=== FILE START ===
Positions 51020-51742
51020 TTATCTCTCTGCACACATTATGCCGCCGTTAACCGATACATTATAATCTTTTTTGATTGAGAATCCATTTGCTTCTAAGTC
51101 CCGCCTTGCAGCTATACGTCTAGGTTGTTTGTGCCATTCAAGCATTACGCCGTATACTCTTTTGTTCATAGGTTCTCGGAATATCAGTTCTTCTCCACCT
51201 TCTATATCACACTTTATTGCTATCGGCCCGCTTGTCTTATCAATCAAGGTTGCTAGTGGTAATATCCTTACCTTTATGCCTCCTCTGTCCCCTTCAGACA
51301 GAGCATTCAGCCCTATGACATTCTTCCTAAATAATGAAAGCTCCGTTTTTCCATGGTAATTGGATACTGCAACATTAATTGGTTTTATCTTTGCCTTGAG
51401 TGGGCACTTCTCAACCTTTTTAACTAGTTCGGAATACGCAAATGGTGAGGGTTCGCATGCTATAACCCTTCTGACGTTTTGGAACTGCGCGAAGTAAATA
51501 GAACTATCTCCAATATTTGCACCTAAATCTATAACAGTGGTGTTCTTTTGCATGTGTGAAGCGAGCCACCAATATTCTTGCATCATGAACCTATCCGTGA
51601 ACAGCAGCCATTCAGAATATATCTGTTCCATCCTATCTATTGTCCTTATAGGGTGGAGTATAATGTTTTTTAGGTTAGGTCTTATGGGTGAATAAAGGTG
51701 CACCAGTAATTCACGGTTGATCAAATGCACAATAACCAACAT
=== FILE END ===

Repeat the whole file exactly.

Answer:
Positions 51020-51742
51020 TTATCTCTCTGCACACATTATGCCGCCGTTAACCGATACATTATAATCTTTTTTGATTGAGAATCCATTTGCTTCTAAGTC
51101 CCGCCTTGCAGCTATACGTCTAGGTTGTTTGTGCCATTCAAGCATTACGCCGTATACTCTTTTGTTCATAGGTTCTCGGAATATCAGTTCTTCTCCACCT
51201 TCTATATCACACTTTATTGCTATCGGCCCGCTTGTCTTATCAATCAAGGTTGCTAGTGGTAATATCCTTACCTTTATGCCTCCTCTGTCCCCTTCAGACA
51301 GAGCATTCAGCCCTATGACATTCTTCCTAAATAATGAAAGCTCCGTTTTTCCATGGTAATTGGATACTGCAACATTAATTGGTTTTATCTTTGCCTTGAG
51401 TGGGCACTTCTCAACCTTTTTAACTAGTTCGGAATACGCAAATGGTGAGGGTTCGCATGCTATAACCCTTCTGACGTTTTGGAACTGCGCGAAGTAAATA
51501 GAACTATCTCCAATATTTGCACCTAAATCTATAACAGTGGTGTTCTTTTGCATGTGTGAAGCGAGCCACCAATATTCTTGCATCATGAACCTATCCGTGA
51601 ACAGCAGCCATTCAGAATATATCTGTTCCATCCTATCTATTGTCCTTATAGGGTGGAGTATAATGTTTTTTAGGTTAGGTCTTATGGGTGAATAAAGGTG
51701 CACCAGTAATTCACGGTTGATCAAATGCACAATAACCAACAT